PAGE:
Caption: An example of a beaver dam, almost 2.5m high.
Martin Cathrae/Flickr (CC BY-SA 2.0)

Niche construction does not always involve direct modification of the physical environment but can be extended to the social environment and behavior. With new social niches a new selection force comes into play as preferences for cooperative partners are structured by cultural norms and institutions. This is particularly important for humans because our relationship with the environment is significantly enhanced and intensified by culture. Culture, combined with our amazing creativity, has allowed us to construct imagined ecologies and social institutions (e.g., land rights, social norms, marriage rules, taboos) over generations, which reinforce, constrain, and facilitate human-environment interactions. These constructed social niches greatly expand the realms of interaction and cooperation between individuals and groups. Our cities, built environments, and social institutions are evidence of niche construction so inherent in our lives that it’s easy to forget that we do it. Yet, human niche construction processes are so potent that we have affected Earth’s biodiversity and climate to the point that we have entered a new geological age—the Anthropocene.

Oral tradition as niche construction

An excellent example of oral tradition as niche construction can be found in the cosmology of the Martu, an Indigenous group living in Western Australia. Martu cosmology, called Jukurrpa (“The Dreaming”), and their practices of land burning are inseparable (Bird et al. 2016, 75). Martu’s intentional burning of the landscape to hunt for sand monitor lizards increases the density of the lizard population and reduces the spread of large wildfires, while also providing a higher and more predictable hunting yield. Additionally, Martu land burning affects the distribution of other organisms such as the hill kangaroo. This small game hunting by fire not only has important effects on Martu subsistence practices and net caloric returns, it creates and maintains social relationships and networks of cooperation through food sharing. Fire is the shaping of country, the reenactment of creation, and the holding of The Dreaming, and it sustains the ties that bind people. Not only does Martu ontology, cosmology, and oral tradition reinforce and perpetuate niche constructing behaviors, The Dreaming itself is an act of niche construction. These combined traditions construct social networks and alter parameters of territories through a large-scale shared imagination and group identity.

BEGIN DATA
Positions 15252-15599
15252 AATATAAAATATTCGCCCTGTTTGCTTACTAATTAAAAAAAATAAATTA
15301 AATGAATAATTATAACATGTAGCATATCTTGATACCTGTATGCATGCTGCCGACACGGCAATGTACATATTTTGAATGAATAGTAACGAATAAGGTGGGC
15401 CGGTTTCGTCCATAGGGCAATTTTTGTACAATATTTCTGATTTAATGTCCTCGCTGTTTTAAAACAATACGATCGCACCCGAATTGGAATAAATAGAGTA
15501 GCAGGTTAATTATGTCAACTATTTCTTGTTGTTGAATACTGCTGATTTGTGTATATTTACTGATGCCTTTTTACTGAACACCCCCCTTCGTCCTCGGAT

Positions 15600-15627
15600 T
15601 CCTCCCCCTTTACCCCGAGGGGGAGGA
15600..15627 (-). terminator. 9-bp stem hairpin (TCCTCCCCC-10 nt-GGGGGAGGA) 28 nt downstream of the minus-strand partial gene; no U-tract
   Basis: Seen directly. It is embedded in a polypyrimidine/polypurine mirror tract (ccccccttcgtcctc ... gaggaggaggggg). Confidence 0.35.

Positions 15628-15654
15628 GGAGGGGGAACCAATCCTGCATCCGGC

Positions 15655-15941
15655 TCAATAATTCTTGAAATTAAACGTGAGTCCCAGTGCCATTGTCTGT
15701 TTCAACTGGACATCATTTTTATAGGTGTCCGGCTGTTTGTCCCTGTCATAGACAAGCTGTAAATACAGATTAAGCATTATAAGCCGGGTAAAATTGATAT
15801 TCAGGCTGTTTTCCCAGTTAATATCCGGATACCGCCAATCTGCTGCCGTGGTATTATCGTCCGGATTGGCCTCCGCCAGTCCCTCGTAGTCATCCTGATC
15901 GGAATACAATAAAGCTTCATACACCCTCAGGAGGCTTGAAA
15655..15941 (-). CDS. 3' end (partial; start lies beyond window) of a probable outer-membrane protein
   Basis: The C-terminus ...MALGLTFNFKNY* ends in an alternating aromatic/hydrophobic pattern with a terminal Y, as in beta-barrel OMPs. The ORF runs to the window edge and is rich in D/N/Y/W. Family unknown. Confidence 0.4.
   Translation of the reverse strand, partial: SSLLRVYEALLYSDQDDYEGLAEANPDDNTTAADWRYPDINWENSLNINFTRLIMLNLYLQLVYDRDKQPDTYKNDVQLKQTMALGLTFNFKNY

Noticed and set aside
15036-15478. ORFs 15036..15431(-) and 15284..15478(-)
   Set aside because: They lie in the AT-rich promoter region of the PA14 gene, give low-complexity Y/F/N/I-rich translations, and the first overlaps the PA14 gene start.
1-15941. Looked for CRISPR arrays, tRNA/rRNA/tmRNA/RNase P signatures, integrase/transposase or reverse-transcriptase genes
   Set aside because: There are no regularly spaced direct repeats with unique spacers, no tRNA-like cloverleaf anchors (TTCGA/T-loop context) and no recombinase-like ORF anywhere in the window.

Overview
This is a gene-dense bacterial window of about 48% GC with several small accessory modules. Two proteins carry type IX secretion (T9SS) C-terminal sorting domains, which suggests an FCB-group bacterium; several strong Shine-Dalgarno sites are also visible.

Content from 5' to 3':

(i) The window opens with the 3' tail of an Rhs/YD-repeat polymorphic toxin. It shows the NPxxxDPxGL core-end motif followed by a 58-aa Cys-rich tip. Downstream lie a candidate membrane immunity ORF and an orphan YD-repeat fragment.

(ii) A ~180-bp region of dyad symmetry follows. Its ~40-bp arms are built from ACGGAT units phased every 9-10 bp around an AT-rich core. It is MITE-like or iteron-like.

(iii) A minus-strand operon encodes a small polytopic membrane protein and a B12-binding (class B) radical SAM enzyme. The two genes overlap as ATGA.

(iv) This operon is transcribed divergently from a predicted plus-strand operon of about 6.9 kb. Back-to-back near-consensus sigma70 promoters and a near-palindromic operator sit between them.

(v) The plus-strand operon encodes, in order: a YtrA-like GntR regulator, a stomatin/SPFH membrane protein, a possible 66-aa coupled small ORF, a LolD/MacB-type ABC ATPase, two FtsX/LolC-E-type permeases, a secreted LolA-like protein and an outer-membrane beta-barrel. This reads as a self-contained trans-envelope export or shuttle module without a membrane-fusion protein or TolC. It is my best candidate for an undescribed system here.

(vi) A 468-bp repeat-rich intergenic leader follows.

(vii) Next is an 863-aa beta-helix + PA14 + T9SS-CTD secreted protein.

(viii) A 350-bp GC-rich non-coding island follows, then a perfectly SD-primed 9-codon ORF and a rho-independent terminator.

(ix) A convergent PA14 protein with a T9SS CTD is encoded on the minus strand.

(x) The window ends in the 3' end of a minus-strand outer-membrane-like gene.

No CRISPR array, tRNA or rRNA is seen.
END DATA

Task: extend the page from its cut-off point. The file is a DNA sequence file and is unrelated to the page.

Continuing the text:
Fire is the shaping of country, the reenactment of creation, and the holding of The Dreaming, and it sustains the ties that bind people. Human culture and social learning have led to our unparalleled ability to adapt to and modify the environment. Humans have entangled relationships with the landscape that often includes imagined and culturally constructed engagements. This knowledge has been and continues to be passed down through oral tradition. Oral tradition, therefore, influences the way people interact with the social and physical world around them and transmits knowledge and institutions that affect cultural norms, behavior, and the environment. The stories passed down through oral tradition create shared imaginations that contribute to TEK as well as group identity and large-scale cooperation, facilitating and significantly impacting the construction of our ecological and cultural niches. Oral tradition not only transmits, constrains, and reinforces niche constructing behaviors, it is a fundamental form of niche construction itself.

John K. Murray is a doctoral student in the School of Human Evolution and Social Change at Arizona State University and an affiliated graduate student of the Institute of Human Origins. His research focuses on the origins of modern humans and heat treatment technology in the Middle Stone Age.

Robert Acio Benitez is a doctoral student in the School of Anthropology at the University of Arizona. His research interests include hominin-environment interactions, stone tool technology, and evolutionary theory.

Sandra L. López Varela is contributing editor for the Archaeology Division.

Cite as: Murray, John K. and Robert Acio Benitez. 2020. “Weaving Environmental Knowledge and Oral Tradition.” Anthropology News website, October 23, 2020. DOI: 10.14506/AN.1520